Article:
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Interview about Winter Texans, who spend winters in Texas


Mission, TX
I may have posted this before and if so, guess you will have to put up with it again.
It was really interesting to me though.

I was sitting out on my patio watching TV and having a cool one or two (or three) when I saw this strange car go by toward the office. Not long after that, here it comes back and parks in front of my place and this guy and gal (or is it gal and guy, I forget now days) got out carrying a shoulder supported video camera. They introduced themselves of course and told me they had been told I was the person to talk to for an on camera interview about Winter Texans. Sure, no problem and after talking for a while, I got up and got them a brewsky also.. Hate to drink alone unless I am not with someone.

They laid out the basics of what they wanted to talk about and that I should just be myself and forget there was a camera there. I had been on camera live for TV enough I felt comfortable so this was going to be fun, after all, they were easy to talk to.

OK, off we went about the description of what a Winter Texan is. Those from the northern part of North America, usually from the midwest and Canada that travel south in the fall to spend the winter where there is no snow and hardly ever freezes. We discussed the different parts of the country the Winter Texans came from around here so kind of laid that out. Usually, those on the east coast go to Florida in the winter and are called Snow Birds. Same with those that go to southern Arizona where they are called Snow Birds also. Than of course there is southern California and best I not comment on that. ;-)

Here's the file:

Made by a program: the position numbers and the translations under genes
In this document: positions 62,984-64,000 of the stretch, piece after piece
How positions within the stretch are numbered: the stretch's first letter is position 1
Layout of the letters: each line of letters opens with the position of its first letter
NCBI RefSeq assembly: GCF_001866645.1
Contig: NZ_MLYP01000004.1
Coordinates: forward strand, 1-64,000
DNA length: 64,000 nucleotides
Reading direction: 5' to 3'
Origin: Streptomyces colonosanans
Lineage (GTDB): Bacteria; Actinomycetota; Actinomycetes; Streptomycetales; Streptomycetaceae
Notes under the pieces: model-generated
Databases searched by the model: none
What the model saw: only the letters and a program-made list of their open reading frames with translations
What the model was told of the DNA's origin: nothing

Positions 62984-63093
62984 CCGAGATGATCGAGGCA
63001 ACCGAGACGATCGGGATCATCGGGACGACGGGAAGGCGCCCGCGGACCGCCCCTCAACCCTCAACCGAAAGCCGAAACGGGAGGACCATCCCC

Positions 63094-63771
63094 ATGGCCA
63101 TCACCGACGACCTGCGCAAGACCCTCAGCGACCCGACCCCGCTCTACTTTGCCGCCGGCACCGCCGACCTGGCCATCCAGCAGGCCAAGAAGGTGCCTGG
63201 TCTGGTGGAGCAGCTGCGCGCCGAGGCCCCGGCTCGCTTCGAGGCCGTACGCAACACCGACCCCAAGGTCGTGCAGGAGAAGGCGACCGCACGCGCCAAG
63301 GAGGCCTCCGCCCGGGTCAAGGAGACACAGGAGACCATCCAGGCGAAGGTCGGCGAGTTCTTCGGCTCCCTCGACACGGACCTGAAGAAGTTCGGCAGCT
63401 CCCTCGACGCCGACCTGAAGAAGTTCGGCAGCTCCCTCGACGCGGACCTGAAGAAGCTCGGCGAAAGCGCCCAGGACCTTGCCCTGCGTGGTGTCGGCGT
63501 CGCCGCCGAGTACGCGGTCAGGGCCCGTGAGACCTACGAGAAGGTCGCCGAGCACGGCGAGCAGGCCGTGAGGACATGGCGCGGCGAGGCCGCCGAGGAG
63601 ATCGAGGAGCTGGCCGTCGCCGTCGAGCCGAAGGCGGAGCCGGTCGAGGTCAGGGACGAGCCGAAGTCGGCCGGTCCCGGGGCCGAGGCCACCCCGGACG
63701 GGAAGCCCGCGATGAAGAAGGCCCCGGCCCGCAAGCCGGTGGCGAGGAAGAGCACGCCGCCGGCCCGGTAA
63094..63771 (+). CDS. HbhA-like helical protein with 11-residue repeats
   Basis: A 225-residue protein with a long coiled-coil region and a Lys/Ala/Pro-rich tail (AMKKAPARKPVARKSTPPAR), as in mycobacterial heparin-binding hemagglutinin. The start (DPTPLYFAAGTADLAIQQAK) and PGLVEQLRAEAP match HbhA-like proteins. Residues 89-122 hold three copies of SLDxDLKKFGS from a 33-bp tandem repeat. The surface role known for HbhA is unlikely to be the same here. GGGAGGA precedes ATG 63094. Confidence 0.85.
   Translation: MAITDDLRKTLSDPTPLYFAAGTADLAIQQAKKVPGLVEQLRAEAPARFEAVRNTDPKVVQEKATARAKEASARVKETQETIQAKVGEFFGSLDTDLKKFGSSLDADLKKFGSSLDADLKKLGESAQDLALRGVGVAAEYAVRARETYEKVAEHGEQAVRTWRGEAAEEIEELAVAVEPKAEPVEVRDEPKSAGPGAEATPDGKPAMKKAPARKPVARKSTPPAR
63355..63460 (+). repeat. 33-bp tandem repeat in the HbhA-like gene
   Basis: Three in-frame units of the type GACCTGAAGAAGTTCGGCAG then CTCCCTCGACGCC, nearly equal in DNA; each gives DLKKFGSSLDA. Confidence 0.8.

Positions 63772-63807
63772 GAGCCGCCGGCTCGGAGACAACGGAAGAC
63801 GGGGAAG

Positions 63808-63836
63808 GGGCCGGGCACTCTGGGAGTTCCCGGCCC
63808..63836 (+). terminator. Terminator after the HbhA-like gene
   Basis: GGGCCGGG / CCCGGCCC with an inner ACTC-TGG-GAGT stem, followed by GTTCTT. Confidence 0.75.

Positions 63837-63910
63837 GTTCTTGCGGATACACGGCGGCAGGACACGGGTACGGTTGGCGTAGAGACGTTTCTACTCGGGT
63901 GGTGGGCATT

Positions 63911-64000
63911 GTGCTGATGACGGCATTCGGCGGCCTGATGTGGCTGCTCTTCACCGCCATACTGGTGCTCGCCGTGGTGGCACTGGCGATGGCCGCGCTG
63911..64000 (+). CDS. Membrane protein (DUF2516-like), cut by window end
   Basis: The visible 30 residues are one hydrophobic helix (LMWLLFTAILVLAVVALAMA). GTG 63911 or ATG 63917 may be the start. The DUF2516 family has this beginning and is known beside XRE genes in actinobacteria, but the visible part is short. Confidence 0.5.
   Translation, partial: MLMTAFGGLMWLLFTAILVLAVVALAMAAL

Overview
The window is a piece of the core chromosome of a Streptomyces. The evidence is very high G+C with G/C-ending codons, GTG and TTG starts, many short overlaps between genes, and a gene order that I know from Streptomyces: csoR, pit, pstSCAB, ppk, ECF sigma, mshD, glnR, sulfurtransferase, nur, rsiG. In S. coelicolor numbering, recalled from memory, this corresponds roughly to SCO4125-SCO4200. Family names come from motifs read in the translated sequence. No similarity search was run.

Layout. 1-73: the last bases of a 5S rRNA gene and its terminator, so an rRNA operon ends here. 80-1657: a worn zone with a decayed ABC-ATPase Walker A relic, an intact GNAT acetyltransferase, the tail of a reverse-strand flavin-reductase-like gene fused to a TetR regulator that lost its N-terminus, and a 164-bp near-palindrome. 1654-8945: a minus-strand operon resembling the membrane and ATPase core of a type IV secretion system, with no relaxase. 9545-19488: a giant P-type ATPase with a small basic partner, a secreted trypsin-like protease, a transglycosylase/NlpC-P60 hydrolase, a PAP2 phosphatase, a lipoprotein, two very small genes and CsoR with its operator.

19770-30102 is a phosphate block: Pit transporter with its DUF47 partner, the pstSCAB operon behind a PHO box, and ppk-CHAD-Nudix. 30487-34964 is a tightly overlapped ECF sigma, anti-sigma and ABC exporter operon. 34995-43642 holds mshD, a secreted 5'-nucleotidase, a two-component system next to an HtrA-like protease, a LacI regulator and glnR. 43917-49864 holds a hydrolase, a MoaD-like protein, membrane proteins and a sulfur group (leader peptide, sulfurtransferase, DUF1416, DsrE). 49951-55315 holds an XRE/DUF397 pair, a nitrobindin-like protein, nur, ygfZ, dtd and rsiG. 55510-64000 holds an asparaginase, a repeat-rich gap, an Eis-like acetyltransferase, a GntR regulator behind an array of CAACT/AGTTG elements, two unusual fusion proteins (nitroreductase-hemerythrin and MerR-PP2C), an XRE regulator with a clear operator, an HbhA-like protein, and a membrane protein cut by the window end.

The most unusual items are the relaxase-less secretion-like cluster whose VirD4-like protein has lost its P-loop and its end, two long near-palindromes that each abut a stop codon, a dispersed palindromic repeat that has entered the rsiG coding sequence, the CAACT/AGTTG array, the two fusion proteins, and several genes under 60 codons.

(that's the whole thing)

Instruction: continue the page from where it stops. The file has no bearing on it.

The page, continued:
On down the list of things they wanted to ask about. What do the Winter Texans do while here. Off I go on a tangent of volunteer work in all kinds of areas, especially medical, library, schools, etc. The Rio Grande Valley in the winter would really be hurting without the help.

Seemed like every time I said something, they came up with another question not on the list and there I go again off on another tangent. What was so interesting was that they had only asked for maybe 20 minutes but by the time it ended over an hour later, they had run out of film.

OK, back to the final part of the interview. Next I came up with just what the Winter Texans here in the Rio Grande Valley of deep south Texas do for the kids across the river in Mexico from me.
All summer long, many would start collecting clothes, toys, toiletries, etc and everyone would put them together for a trip to various parts of Mexico along the border to visit orphanages where the kids had nothing. I would try to describe as close as I could the reactions of the kids in those orphanages the joy those people gave them.

As an added thought, I explained what a few of us did in Korea in the late 1950's. Because of my Army assignment, I had a Jeep on dispatch 24/7/365 authorized to go anywhere I needed to go so our Sergeant Major and my First Sergeant would come to me to drive them to orphanages on Sundays to deliver huge boxes of clothes that had been collected by wives. It always got to me when I watched how the system worked. The boxes were given to the oldest child and he would look at each item and call out a name. He made sure everyone got an equal amount.

Anyway, about that time, the cameraman had to stop. Seems his wife had started crying from the way I was describing things. He said he had never seen her do anything like that before so I guess I must have got my message across.

Another day that was worth while to just wake up.